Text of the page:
Public transportation and hiking around Gsteig

Public transportation and hiking around Gsteig

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aluthold
aluthold
13 posts
new member
Apr 13, 2016 - 1:12 AM

My wife and I will be in Switzerland for about six weeks. My parents came to the US many years ago from the Canton of Obwalden, Alpnach-Dorf to be specific. So whenever I return I spend a lot of time around the Vierwaldstättersee, Luzern, Sarnen, Lungern, and over the Brünig. This time we have the opportunity of staying in a chalet near Gsteig bei Gstaad in the Berner Oberland, for perhaps two weeks. What can we do in this area? Are there good hiking trails comparable to what I have experienced in the area I mentioned above?

This area is a little out of the main tourist area and I think public transportation may be sparse. We were considering renting a car for the two weeks we were in this area. Perhaps it could be used as a base to go to other areas. I know it is close to the French part of Switzerland, and maybe could visit places there. Please, anyone, give me your thoughts and opinions.

We are planning to purchase the one month half-fare pass. We were hoping to do everything by public transportation. But perhaps a car in this area would be beneficial.

Thank you in advance for any advice you can give me.

Arthur

maggiehorswell
maggiehorswell
318 posts
top member
Apr 13, 2016 - 3:47 PM in reply to aluthold

Hello Arthur and welcome.

Though we have never stayed in the Gstaad area we have done a few day trips to the area. We found a lot of useful information on this website - www.gstaad.ch/en.htlm . I have attached a word document with some suggested trails I found on the site.

We have taken cable car from Schoenried to Horneggli where there is a circular hike we enjoyed - excellent restaurant at the top. We have also taken cable car to Rellerli and done a walk there. Also from Zweisimmen cable car to Rinderberg - another circular trail. There is a flat trail from Zweisimmen to Lenk, part of the Hausweg. Or take short train ride to Lenk instead as there are 3 bus routes from there which are interesting. We particularly liked the route to Iffigenalp as we walked part way down from the terminus to the waterfalls - Iffigenfaelle where we picked up bus again to return to Lenk.

I am pretty sure there will be decent train links to Schoenried and Zweisimmen from Gstaad - you can use the online timetable for details. You will not be far from Montreux by train and there are many possibilities there - Chateau Chillon, lake cruises, Rochers-de-Naye etc.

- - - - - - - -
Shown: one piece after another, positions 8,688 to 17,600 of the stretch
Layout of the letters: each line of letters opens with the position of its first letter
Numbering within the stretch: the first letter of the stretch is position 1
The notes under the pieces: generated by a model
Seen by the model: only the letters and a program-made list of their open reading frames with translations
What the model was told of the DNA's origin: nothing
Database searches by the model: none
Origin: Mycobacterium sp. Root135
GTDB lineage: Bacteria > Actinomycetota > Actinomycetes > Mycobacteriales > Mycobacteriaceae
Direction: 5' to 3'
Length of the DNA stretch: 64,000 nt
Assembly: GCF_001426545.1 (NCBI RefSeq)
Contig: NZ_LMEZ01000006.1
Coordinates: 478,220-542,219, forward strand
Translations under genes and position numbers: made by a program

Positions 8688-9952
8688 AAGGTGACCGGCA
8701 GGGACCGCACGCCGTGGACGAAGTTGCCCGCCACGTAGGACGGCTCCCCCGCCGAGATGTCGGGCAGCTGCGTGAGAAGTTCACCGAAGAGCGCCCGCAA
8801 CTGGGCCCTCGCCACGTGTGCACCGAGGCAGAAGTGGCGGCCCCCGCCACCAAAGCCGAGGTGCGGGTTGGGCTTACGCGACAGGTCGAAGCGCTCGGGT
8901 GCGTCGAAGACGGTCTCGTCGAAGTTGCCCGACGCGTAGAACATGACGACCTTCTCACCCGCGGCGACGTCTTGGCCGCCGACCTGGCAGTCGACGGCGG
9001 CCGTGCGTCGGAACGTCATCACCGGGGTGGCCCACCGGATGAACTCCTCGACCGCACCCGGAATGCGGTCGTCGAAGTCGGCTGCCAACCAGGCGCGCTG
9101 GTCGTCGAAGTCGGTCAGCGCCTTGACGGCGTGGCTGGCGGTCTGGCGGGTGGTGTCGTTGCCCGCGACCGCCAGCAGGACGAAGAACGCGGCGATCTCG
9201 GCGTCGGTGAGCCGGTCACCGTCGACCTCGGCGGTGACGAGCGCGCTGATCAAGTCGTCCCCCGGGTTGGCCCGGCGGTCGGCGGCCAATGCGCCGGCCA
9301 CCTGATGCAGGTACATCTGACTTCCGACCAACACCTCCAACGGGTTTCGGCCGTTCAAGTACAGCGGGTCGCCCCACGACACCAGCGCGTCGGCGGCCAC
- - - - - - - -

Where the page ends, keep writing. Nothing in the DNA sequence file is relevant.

We have never used a car in Switzerland as we have found the public transport system has covered all our needs beautifully.

Enjoy your trip.

Maggie

Please login to see the attached documents
aluthold
aluthold
13 posts
new member
Apr 13, 2016 - 9:45 PM in reply to maggiehorswell

Maggie,

Thank you so very much for your print out, and I will check out the website.

Arthur

Slowpoke
Slowpoke
2659 posts
expert
aluthold
aluthold
13 posts
new member
Apr 15, 2016 - 5:43 PM in reply to Slowpoke

Slowpoke,

Thankyou. These websites are a great help.

However, I am a little technologically challenged. I have been trying to figure out how to best use the Swiss mobility app. Maybe you can help me. It lists national, regional, local, and routes without obstacles. Many of these are numbered. Some numbers are missing. And they start at 21. Where is 1-20 and other missing numbers?

On the map website (this is different from the above website) it shows hiking trails in yellow. However, there are also routes in red and some in black, some dotted. Where is there a table that explains what they represent? I have searched for this for quite some time and cannot find a table.

I read about a hike to the Arnensee, canton Bern, from Feutersoey. This is in the area between Gstaad and Gsteig. But I cannot find this on the map. And when I put it into the mobility app it has nothing in the area.

One other question. The hikes listed by Swiss Mobility do not seem to be in any order, nor alphabetical, nor all regions together. Am I missing something? Unless you are familiar with a name, you have to go to a map and zoom out to see where it is located. It would be easier if one could pull up all the hikes in a given area. Can this be done? Am I missing something?

I appreciate any guidance on this. Thank you.

Arthur

maggiehorswell
maggiehorswell
318 posts
top member
Apr 15, 2016 - 7:39 PM in reply to aluthold

Hello again Arthur,